Don Martin: Quick recoveries in the provinces after election fever became a surprise symptom of COVID-19
OTTAWA -- Of all the COVID-19 symptoms, the most unexpected is election fever.
A third clinical trial ended Monday night, an election suggesting the best treatment for party leaders in these uncertain times is a snap inoculation by their voters.
Delaying the writ drop risks voter rejection as pandemic Band-aids are ripped off to heal unsustainable deficits while allowing real concerns about how governments have handled the pandemic to gain traction.
And so, a trio of solo premier acts has produced a choir of consensus that:
- There’s no price to pay for going to the polls early.
- There are no negatives to campaigning in a bubble, which actually delivers the positive of saving parties a pile of dough in touring costs.
- And platforms can still be safely built on costly pandemic-fighting promises with massive deficits handed to future generations to pay.
Over the weekend, B.C. went from bare NDP minority to such a clear John Horgan win they’re didn’t even wait for mail-in ballots to be counted before calling the majority outcome.
Results so far have boosted Horgan’s share of the popular vote by 10 per cent, this despite a needlessly early election called on the flimsiest of pretexts. Voters just didn’t care.
Last night, Saskatchewan went full-on for a fourth consecutive majority for the Saskatchewan Party under slow-and-steady Premier Scott Moe.
This was not a Horgan-like power grab. Moe merely followed the fixed-election date prescribed in legislation and had a declared majority within 35 minutes of the polls closing.
But his repeat showing confirms the march to victory through the pandemic is a cakewalk. Moe’s opponents knew the writ drop was coming and still couldn’t dent his Saskatchewan stranglehold.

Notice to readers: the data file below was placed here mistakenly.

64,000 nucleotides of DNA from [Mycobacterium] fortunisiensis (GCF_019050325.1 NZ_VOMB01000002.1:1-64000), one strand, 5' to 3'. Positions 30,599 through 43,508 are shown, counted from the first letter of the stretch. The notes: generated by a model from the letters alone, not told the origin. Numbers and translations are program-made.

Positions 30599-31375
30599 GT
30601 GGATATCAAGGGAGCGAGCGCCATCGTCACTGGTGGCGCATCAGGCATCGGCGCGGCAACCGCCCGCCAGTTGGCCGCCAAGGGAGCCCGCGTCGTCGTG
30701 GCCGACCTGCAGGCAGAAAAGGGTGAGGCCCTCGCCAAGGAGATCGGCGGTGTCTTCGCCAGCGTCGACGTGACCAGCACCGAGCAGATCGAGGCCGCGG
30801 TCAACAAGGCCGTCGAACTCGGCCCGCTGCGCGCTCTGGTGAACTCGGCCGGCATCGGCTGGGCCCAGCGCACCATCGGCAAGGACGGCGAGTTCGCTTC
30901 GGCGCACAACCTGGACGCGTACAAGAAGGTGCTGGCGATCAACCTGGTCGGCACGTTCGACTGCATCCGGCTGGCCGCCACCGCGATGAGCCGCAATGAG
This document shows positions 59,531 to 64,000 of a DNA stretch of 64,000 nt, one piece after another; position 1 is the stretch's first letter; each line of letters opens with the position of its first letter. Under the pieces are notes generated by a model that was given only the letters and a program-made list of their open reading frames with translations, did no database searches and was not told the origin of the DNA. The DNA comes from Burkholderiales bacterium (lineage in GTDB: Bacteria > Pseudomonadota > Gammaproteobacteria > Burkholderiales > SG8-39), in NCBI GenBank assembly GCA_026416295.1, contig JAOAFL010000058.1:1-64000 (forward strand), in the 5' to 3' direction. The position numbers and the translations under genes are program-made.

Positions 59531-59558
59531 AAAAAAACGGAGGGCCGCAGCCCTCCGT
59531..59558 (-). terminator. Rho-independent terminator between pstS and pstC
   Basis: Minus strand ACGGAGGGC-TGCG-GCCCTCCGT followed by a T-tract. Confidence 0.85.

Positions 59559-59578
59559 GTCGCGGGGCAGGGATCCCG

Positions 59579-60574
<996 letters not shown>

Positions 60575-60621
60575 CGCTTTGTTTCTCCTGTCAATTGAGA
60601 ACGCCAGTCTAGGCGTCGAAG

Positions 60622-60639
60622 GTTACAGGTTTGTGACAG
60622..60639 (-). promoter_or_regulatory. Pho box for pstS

Add those two results to the New Brunswick campaign last month, where minority premier Blaine Higgs called an early vote on a contrived excuse to win a strong majority, as you have an undeniable pattern emerging.
Which brings us to a very different picture of the federal scene, where election fever is still above normal.
There was sobering news for Prime Minister Justin Trudeau on Monday night as Liberals endured a tough slog to reclaim two supposedly-safe Toronto seats in the House of Commons.
New Green Party leader Annamie Paul gave Liberal Marci Ien a night of fright before she reclaimed Toronto Centre.
And then came the shocker squeaker result in nearby York Centre which, at this writing, was barely tilting to the Liberals over the Conservatives.
The question confronting Trudeau is whether these were canaries croaking in the pandemic coalmine or simply the usual anti-government bias built into by-election results.
If the provincial elections prove anything, it’s that the voters are reluctant to throw-the-bums-out, even when there’s no compelling reason for an early election.
But those strange by-elections signal deep disappointment with the Trudeau government record.
What’s worse for Trudeau is that a nasty hangover is coming from his binge of deficit spending and program rollouts.
Trudeau will soon have to end the longest stretch in history without a federal budget and produce a fiscal picture that won’t be one bit pretty.
So we’re at a point of confusing indicators on the wisdom of Trudeau seeking a third mandate during a viral rampage.
He might well have pause to rethink his hell-bent hurry to force a ridiculously premature vote by those byelection disappointments.
But it’s more likely Trudeau will take greater comfort from this fall’s all-positive result at the polls in the provinces.
As the world’s most famous patient tweeted during his recovery with a presidential election in the offing: “Don't be afraid of COVID.”
That’s one piece of advice from Donald Trump that an election-fever-infected Justin Trudeau may accept, hoping the pandemic is a vaccine against electoral defeat.
That's the bottom line.